Do cats know their name?

If you call your dog by name, he’ll respond to you cheerfully, wagging his tail wildly and loving you. With a cat, on the other hand, the trick won’t work. You can disrupt the voice, calling your pet by name, and he will not even make a step to meet you. Why does this happen? Don’t cats know their own name and are not able to distinguish it among the main stream of words?

These questions have been answered by Japanese scientists. They decided to conduct an experiment that will help to understand whether cats are able to distinguish their name from any other word.

A scientific experiment

For their experiment, the Japanese chose several families with one or more cats. Its essence was the following: the cat was left in a room without an owner and played her an audio recording, consisting of only five words, where the first four words – the words close in sound to her name, and the last – the name of the cat itself. The words chosen for pronunciation were of the same length and accent as the fluffy cat’s own names. In the first part of the experiment, the researchers played a recording with the owner’s voice saying four words with a 15-second pause between them, followed by the cat’s name. In the other part, an unfamiliar voice would say the words and the name. Sometimes the words were not just nouns, but the names of other cats who lived in the house.

The results showed that the cats may or may not have reacted with slightly slowed breathing or ear twitching to common words. But the four-legged animals identified their name without error – some turned, looking for the source of sound, some – just moved their ears and froze in anticipation of the continuation of the call.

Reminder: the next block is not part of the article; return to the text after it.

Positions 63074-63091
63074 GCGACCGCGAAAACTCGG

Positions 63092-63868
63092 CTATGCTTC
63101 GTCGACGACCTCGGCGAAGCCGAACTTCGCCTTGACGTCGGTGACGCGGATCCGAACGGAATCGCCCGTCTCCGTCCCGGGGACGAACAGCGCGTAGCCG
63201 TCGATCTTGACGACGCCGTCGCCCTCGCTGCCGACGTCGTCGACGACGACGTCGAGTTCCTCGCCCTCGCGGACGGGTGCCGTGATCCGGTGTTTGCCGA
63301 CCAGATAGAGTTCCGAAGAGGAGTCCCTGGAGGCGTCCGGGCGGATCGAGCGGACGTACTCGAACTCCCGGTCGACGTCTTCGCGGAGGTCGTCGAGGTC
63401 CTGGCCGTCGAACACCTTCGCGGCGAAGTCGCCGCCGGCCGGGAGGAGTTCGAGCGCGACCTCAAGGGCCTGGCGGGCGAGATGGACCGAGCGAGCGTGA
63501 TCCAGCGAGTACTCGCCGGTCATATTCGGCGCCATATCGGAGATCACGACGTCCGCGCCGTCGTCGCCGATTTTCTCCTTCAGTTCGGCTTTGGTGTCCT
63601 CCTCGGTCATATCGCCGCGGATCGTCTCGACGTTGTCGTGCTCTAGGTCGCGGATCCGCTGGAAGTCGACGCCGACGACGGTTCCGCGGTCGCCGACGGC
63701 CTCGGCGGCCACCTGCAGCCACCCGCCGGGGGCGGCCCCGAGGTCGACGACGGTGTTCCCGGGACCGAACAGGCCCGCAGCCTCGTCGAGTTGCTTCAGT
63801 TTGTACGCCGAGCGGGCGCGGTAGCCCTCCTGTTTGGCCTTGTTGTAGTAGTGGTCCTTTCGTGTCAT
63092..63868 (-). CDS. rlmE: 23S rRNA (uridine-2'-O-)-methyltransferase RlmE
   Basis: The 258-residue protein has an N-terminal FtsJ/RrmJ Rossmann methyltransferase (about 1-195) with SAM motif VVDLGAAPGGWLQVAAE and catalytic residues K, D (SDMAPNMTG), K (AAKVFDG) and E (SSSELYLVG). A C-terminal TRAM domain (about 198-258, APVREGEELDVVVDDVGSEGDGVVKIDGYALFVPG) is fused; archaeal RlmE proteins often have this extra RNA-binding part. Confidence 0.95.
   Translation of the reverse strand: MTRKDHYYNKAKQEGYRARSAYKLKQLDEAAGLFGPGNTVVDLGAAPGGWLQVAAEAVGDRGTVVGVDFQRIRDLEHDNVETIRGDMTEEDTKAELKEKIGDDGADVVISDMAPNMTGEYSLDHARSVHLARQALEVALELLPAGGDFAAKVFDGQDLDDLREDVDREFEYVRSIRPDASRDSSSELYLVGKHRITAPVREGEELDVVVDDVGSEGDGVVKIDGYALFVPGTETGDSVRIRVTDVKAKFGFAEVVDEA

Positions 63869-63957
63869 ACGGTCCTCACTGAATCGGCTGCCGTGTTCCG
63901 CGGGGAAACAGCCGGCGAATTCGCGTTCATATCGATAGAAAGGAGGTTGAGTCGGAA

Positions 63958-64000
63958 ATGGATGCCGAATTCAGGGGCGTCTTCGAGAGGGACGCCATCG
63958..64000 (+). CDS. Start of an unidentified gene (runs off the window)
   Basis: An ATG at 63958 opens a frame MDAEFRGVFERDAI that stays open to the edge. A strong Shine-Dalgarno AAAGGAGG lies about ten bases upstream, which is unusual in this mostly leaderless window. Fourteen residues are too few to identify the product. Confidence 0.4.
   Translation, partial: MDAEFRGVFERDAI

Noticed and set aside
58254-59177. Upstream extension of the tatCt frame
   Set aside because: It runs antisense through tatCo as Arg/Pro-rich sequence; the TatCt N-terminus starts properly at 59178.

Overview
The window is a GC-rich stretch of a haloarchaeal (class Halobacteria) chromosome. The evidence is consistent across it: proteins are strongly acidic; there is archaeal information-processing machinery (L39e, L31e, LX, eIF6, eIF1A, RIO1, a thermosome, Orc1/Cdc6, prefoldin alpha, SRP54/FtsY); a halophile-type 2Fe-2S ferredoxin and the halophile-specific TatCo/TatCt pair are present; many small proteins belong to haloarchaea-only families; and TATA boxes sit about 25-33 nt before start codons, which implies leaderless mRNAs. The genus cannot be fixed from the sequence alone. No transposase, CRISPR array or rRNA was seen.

Scientific Conclusions

Japanese scientists are convinced that their experiment is evidence that cats understand their own name. However, to understand whether they realize that the name represents their personality, it was not possible. Some researchers suggest that cats only identify their name because it tends to be inextricably linked to affection, play or food. So if your cat doesn’t respond to his name or come to his owner’s call, it means he doesn’t have any needs that you can meet at the moment.

But whether or not Jasper identifies himself as Jasper, he knows that the word has a special meaning.

Perhaps, the cats understand that this key word will be followed by some activity in their direction, requiring them to respond: whether they should hide from the intruding child or run away and eat yummy treats.

Cafes and shelters present a different picture. There, cats do not react so strongly to their name. Most likely, it is connected with the big number of cats and not exact knowledge of their names. For example, at the cat cafe we can call Vaska, and an active Felix will run up to us. And our portion of affection will go to him. Therefore, he will associate something good not only with his own name, but in general with any name of a living nearby pet that he has already heard.

Dogs vs. cats

By the way, the researches of cats’ behavior are not carried out very often, as cats are not too eager to cooperate with humans in such situations. Dogs, on the other hand, are genetically accustomed to being trained for several thousand years to form the right behavior and obedience to the master, so research on their characteristics is more frequent and successful.

The difference in the reactions to their name in cats and dogs scientists explain the fact that the domestication of dogs began with the sole purpose – to help people in everyday life, so it was important that the dog knew his name and obey man. Cats were domesticated for no reason. Sometimes for fun, sometimes as an excellent mousetrap, and cats hunt for themselves, not needing the control of the owner. They do not need any connection with humans for that, so they are indifferent to their names and do not express their emotions so violently.

But you must remember that even if your cat doesn’t greet you with the same fervor as your dog, he loves you just as much!

Reyus Mammadli/ author of the article

I have had pets since childhood: cats, guinea pigs, rabbits, geese, chickens, ducks, parrots, aquarium fish and dogs (in the yard). Of course, I constantly encountered diseases of pets and treated them. Glad to be able to share my skills and experience, as well as advice on caring for and adapting these critters and birds.

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